With the recent addition of the Ukraine's Kharkov Institute for Physics and Technology (KIPT), the EUROfusion consortium now encompasses 30 European fusion laboratories. As its governing body—the General Assembly—convened last week at the Château de Cadarache, Newsline sat with Jérôme Pamela, General Assembly chair and former director of JET (1999-2006), EFDA (2006-2009) and Agence Iter France (2010-2016).
How would you characterize the main missions of EUROfusion?
The governing body of the EUROfusion consortium, the General Assembly, meets four times a year. On 11 April its members gathered at the Château de Cadarache for a two-day session. From left to right: Jérôme Pamela, General Assembly chair; Sibylle Günter (IPP), co-chair; and Tony Donné (DIFFER), Programme Manager for the consortium.
EUROfusion, which in 2014 succeeded the European Fusion Development Agreement (EFDA), is responsible for coordinating the activities of the European fusion laboratories and institutions involved in fusion research and development. The long-term objectives are defined in the Fusion Roadmap
, which aims at delivering electricity from fusion.
Within this broad mission, the consortium has two main objectives: one is to prepare the European laboratories to participate in the scientific program of ITER; the other is to design the facility that will come after ITER—the pre-industrial demonstrator DEMO—for which pre-conceptual studies are presently ongoing.
Regarding the first of these two objectives, what is in your view the "added value" provided by EUROfusion?
Unquestionably, it is the shared utilization of selected installations and facilities such as JET (UK), ASDEX Upgrade (Germany), the variable configuration tokamak TCV (Switzerland), MAST-U (UK), WEST (France) ... and a few others. What is also important is that the EUROfusion research programs are established in common and implemented by joint experimental teams from the different participating labs and institutions. In my view this is an excellent example of what Europe can do—make the best of the specificities of existing fusion installations, work together and avoid duplication in fusion research.
"A unique pool of expertise"Now DEMO ...
By Bernard Bigot, Director-General, ITER Organization
There are several reasons as to why EUROfusion is important for ITER.
The first is the opportunity for the ITER Organization and the seven ITER Domestic Agencies to have a single point of contact for interacting with 30 European research organizations and universities on strategic issues of common interest for the development of fusion science and technology.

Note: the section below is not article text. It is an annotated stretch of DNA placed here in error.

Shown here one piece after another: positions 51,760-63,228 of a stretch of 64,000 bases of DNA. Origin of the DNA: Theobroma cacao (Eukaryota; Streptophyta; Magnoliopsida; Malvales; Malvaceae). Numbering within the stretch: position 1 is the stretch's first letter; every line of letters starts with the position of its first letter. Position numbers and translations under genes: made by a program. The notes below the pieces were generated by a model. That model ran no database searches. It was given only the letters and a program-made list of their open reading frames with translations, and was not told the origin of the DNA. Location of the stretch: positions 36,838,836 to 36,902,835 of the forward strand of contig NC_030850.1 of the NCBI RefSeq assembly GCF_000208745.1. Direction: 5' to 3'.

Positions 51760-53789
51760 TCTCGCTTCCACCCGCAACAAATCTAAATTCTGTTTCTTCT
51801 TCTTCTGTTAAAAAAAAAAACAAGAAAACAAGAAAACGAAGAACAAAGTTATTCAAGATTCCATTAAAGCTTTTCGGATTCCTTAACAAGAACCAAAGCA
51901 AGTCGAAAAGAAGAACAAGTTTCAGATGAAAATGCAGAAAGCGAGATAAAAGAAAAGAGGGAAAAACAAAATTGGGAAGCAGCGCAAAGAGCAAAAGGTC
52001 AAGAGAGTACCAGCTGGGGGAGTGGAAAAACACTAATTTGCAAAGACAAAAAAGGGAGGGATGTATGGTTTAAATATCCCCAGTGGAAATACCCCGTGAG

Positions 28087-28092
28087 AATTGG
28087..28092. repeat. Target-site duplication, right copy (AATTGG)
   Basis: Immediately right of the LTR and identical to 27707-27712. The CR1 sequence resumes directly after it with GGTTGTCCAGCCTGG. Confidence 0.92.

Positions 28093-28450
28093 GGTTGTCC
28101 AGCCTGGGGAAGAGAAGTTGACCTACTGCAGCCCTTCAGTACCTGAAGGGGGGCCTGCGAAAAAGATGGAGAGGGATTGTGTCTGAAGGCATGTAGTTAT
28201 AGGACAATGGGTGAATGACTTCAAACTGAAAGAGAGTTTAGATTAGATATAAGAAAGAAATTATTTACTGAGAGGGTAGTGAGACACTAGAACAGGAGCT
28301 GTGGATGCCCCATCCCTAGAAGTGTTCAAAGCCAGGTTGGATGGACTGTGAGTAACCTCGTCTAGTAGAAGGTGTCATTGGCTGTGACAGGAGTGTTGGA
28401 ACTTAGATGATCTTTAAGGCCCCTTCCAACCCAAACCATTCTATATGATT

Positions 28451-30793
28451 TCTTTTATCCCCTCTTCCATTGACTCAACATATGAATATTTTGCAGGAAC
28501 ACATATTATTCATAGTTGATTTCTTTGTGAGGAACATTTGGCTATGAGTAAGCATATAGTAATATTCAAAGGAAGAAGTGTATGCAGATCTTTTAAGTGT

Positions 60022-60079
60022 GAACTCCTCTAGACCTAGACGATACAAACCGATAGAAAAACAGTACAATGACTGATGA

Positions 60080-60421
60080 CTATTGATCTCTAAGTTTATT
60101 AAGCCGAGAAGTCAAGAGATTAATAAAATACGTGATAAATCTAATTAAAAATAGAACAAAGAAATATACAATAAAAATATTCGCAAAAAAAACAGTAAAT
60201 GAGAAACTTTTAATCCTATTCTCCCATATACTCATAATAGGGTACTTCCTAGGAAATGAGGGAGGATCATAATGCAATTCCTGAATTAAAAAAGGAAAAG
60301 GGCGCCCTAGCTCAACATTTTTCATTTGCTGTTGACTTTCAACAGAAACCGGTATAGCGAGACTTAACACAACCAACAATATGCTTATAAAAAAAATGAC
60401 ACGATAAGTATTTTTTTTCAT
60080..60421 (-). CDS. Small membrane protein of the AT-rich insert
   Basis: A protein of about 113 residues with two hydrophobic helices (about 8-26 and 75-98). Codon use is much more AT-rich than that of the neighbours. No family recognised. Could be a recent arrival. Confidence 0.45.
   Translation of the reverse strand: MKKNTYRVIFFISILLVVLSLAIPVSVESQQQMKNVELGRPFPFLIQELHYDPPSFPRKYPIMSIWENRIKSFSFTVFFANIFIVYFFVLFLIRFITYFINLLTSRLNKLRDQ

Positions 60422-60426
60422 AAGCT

The second is the unique pool of expertise, accumulated knowledge and high-quality equipment that ITER can call on to contribute to the design, development, manufacturing and assembly of the ITER components both now, in the present construction phase, and later, in the operation phase (which we have already started to prepare). We expect that some of the most talented scientists, engineers, technicians and operators trained and working as part of the EUROfusion consortium will be ready to join the ITER Organization when the project needs them.
The third reason is the invaluable contribution of EUROfusion consortium labs to the advancement of plasma physics, which helps to prepare in a coordinated way for the decisive experiments that the ITER facility will allow the fusion community to perform and saves a lot of time and resources. Finally, EUROfusion is able to promote fusion within Europe and provide information in a decentralized way to the decision makers and the public at large in a way the ITER Organization never could. In a word, EUROfusion and the ITER Organization have a lot of good reasons to work hand-in-hand.
DEMO will be a different machine, demonstrating electricity production and tritium self-sufficiency, with a level of performance expected to go well beyond that of ITER. Our approach to the design of DEMO is based on what I would call a "reasonable extrapolation" of ITER. We know that we will face some serious challenges ... take for instance the blanket modules inside the vacuum vessel. In ITER, they are designed to be "maintained" in case one module fails; in DEMO, due to the neutron fluence, the whole blanket will need to be replaced periodically.
Whereas in ITER replacing the whole blanket (which is not foreseen) would take probably two years, in DEMO we will have to do it without significantly hampering the availability of the machine. This means developing concepts that will allow us to do it in just a few months ...
Do the pre-conceptual studies for DEMO benefit from the experience already acquired in ITER?
One of the lessons learned from ITER is that we should not seek to optimize systems individually but focus intensely on the interactivity between systems. For instance optimizing the coolant is not only a matter related to the optimal operation of the breeding blankets, but one that also impacts the choice of materials, the penetrations through the walls, safety, other systems, plant efficiency, and costs ... to name just a few.
In a few words, what was the outcome of EUROfusion's General Assembly?
We had a very busy agenda this year. First we discussed the future of JET, for which deuterium-tritium experimentation is planned in 2019. In the context of Brexit, this requires an extension of the arrangements for using the facility; at the meeting we made useful steps in that direction. We also made important decisions to upgrade European tokamaks and some other facilities in order to progress a crucial question for fusion—that of the power exhaust, i.e., the control of power by the divertor. In Europe we will be able to explore the broadest set of options in that area, which will provide essential information to operate ITER and prepare DEMO.